Monthly Archives: August 2015

Criminal Intimidation – Meaning of

A reading of the definition of ‘criminal intimidation’ would indicate that there must be an act of threatening to another person, of causing an injury to the person, reputation or property of the person threatened or to the person in whom the threatened person is interested and the threat must be with the intent to cause alarm to the person threatened or it must be to do any act which he is not legally bound to do or omit to do an act which he is legally entitled to do. Mere expression of any words without any intention to cause alarm would not be sufficient. Manik Taneja v. State of Karnataka, (2015) 7 SCC 423.

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Filed under Criminal Intimidation, Criminal Law

Manufacturing Process – Definition of

In Employees State Insurance v. Duncan Gleneagles Hospital Ltd, 2005 LLR 1071 it was held as under:
“The definition of ‘manufacturing process’ includes otherwise treating or adopting any article or substance with a view to its use, sale transport, delivery or disposal. The outcome of the test is recorded through various machineries electronically operated or otherwise. In some cases, these are recorded in special kind of papers or any photo plates or X-ray plates or certain kinds of devices recording Ultra sonographic tests. The process of these tests were not carried on either for making, altering repairing, ornamenting, finishing or otherwise treating or adopting any article or substance, namely, the X-ray plates or the papers or the sonographic records with a view to its use, sale, transport, delivery or disposal. These articles or substances were used in aid of the process for the examination or the tests carried on. It is the report of the test, which is produced. It is the service of preparing the report or diagnosis is the service rendered. The process is not undertaken for the purpose of production of any article or substance in the form of developed X-ray films or sonographic records or anything else. If it is interpreted in such a manner, then in that event, even printing floppies or writing disks or typing of papers in course of any business or commerce or any office or administration would also amount to undertaking of manufacturing process since floppies, disks, Xerox and typing are undertaken for the use or disposal. But if the pathological laboratory undertakes tapping of blood and process the same and use the same for the purpose of sale or transfusion or otherwise use thereof, the same may be a manufacturing process. But the pathological tests would not amount to manufacturing process even though the production of the developed X-ray films or sonography reports may amount to manufacturing process otherwise in some other context. It has to be reconciled with the purpose and object for which it is being used or utilized. Rajesh Saigal v. State of Haryana, 2015 (146) FLR 588.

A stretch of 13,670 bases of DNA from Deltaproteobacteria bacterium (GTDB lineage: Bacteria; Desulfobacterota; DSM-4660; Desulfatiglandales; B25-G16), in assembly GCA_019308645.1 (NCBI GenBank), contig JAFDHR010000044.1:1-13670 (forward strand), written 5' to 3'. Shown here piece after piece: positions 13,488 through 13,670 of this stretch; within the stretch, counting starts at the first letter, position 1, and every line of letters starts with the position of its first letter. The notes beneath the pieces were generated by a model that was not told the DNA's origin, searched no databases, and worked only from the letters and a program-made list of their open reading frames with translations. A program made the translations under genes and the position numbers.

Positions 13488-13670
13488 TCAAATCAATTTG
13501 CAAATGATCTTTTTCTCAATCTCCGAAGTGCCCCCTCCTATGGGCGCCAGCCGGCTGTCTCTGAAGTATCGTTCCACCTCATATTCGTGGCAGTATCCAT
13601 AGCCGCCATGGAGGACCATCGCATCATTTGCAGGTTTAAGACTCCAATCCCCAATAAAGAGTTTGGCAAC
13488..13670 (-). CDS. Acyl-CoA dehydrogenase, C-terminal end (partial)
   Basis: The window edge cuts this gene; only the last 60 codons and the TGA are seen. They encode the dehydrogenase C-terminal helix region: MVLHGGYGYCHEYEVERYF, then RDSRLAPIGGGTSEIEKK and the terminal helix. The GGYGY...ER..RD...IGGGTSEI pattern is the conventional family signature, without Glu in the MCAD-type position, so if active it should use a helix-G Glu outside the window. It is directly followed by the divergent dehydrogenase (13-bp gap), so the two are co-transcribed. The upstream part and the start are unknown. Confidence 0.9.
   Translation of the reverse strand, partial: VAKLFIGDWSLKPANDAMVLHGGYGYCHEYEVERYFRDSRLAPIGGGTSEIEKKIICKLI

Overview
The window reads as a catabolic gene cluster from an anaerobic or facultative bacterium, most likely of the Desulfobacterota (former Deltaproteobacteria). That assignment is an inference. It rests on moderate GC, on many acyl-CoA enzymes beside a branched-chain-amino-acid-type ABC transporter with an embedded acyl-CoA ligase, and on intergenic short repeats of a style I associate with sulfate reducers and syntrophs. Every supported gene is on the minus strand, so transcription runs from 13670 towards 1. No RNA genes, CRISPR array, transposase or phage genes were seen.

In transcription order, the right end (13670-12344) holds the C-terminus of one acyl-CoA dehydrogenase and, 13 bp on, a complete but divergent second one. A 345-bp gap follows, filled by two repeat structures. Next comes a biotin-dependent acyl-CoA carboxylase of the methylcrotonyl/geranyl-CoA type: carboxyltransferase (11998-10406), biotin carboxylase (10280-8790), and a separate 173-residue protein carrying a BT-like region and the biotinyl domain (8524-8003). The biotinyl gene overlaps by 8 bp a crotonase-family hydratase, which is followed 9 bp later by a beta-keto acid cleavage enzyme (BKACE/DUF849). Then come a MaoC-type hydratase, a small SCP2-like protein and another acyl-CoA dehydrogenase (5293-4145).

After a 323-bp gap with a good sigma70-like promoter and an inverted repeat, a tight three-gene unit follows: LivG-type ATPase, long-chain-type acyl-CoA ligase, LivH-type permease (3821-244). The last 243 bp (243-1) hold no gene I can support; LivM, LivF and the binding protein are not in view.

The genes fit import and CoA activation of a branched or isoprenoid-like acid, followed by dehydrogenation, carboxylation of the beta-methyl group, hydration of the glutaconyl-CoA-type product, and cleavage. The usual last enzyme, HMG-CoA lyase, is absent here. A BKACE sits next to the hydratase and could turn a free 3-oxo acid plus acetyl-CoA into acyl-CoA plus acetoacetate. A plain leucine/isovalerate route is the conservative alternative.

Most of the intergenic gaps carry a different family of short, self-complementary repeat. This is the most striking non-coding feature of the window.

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Filed under Commercial Law, Manufacturing Process

Composite Negligence and Contributory Negligence – Difference Between